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As in 1832, the center of the outbreak seventeen years later was the Five Points slum district. And, as in 1832, those who could afford to leave the city for the summer did. The economic life of the city once again ground to a halt; even several of the city's churches closed their doors for the summer. For the most part, the city and the nation reacted to cholera's incursion in 1849 in the same ways as they had in 1832 — conventional wisdom said it was a scourge of the poor, who had weakened themselves with drink and vice and filth.

At the same time, many pious Americans who had witnessed more than a decade of capitalist expansion and materialist gain and consequently believed that greed had defeated spirituality in the nation’s values, interpreted cholera's presence as God's divine judgment. Many clergymen saw greed everywhere — in America's bloody war with Mexico, in the continued existence of slavery, in Sabbath-breaking, and in infidelity. Even President Zachary Taylor responded to the 1849 cholera outbreak by concluding that the nation needed to repent.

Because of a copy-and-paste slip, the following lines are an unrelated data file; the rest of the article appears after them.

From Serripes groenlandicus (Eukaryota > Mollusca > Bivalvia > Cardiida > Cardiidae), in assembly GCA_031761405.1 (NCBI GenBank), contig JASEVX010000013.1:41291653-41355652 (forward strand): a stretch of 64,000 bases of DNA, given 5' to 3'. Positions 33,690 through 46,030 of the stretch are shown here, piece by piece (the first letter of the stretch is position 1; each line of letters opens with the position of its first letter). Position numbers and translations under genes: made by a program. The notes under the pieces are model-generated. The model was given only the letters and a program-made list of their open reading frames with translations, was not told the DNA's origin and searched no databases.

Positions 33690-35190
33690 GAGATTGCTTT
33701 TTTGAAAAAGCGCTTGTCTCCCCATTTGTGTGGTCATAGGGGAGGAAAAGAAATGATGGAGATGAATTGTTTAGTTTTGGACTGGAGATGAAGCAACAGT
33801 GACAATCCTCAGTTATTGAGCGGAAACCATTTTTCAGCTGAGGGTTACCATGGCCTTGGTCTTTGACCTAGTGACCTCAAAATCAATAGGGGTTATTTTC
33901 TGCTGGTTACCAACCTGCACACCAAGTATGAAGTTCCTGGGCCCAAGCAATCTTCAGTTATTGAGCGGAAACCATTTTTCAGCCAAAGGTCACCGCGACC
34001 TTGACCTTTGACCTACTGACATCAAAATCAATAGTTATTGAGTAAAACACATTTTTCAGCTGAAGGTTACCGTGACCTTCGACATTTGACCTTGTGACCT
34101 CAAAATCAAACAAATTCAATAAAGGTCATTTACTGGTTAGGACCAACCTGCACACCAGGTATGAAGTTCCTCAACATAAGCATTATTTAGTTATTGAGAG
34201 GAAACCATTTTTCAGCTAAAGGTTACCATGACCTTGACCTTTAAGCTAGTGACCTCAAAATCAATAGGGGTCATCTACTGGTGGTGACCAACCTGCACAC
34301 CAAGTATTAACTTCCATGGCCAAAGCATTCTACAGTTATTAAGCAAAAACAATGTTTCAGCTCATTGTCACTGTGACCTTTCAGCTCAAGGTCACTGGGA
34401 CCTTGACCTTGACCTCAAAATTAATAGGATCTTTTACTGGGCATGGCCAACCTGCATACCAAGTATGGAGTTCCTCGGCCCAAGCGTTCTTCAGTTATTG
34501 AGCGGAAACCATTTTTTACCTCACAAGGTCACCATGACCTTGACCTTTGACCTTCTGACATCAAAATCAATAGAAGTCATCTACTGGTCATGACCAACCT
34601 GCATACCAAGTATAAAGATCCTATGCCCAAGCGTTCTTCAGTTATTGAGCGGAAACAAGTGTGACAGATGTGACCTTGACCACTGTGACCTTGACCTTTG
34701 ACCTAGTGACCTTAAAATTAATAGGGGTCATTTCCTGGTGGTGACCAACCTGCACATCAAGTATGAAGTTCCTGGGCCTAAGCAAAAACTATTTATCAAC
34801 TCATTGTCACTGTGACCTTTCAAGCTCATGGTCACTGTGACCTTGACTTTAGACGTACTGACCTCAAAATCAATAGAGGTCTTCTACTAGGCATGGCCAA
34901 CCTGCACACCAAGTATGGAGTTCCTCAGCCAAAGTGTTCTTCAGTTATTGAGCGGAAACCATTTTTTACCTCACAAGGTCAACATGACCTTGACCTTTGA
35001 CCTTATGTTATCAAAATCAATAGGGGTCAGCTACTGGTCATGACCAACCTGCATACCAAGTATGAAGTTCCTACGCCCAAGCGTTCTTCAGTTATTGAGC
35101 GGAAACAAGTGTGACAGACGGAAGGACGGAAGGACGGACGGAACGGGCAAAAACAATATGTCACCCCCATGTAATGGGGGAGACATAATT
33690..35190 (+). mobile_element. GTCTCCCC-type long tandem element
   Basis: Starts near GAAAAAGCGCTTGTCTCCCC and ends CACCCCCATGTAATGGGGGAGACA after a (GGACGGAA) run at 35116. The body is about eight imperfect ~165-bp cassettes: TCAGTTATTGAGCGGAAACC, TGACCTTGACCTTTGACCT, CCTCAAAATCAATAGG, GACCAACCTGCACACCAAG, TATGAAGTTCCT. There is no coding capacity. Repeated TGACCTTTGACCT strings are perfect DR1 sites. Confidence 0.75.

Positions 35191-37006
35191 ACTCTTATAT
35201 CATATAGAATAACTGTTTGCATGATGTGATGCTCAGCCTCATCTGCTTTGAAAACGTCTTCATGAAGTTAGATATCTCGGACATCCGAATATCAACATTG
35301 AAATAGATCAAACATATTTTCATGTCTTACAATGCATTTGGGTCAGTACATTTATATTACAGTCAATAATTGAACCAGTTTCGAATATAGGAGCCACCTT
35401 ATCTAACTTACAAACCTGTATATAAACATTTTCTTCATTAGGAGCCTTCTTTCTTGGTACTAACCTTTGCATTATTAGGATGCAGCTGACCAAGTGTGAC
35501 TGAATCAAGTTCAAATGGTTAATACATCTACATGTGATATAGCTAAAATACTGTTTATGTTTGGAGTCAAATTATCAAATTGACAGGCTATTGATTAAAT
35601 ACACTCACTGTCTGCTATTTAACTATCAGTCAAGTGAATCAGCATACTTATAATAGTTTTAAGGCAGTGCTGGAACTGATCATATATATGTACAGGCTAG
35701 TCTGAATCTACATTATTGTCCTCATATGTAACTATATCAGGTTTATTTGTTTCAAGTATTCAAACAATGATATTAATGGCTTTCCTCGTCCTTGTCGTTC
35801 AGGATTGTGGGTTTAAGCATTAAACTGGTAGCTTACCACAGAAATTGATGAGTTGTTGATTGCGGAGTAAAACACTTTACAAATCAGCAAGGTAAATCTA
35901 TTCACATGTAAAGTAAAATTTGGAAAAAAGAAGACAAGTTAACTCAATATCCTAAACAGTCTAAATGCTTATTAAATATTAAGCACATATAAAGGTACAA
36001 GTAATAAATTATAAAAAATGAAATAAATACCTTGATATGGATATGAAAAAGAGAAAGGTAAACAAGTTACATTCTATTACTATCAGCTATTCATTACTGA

The reactions to cholera in 1832 and 1849, in common with responses to most disasters, tended to provide outlets for those promoting certain political or cultural agendas. Clergy, politicians, and elite reformers pointed to the devastation wrought by the disease as proof of how right they were, and how the disease reflected God's support for their respective causes. Disasters often provide the opportunity for national self-examination. In 1849, the meanings that were attached to cholera closely resembled the growing rifts within the nation around the questions of slavery, the direction of the emerging capitalist economy, and the responsibility of the state and elites towards the less fortunate.

New York in 1849
Cholera and Medicine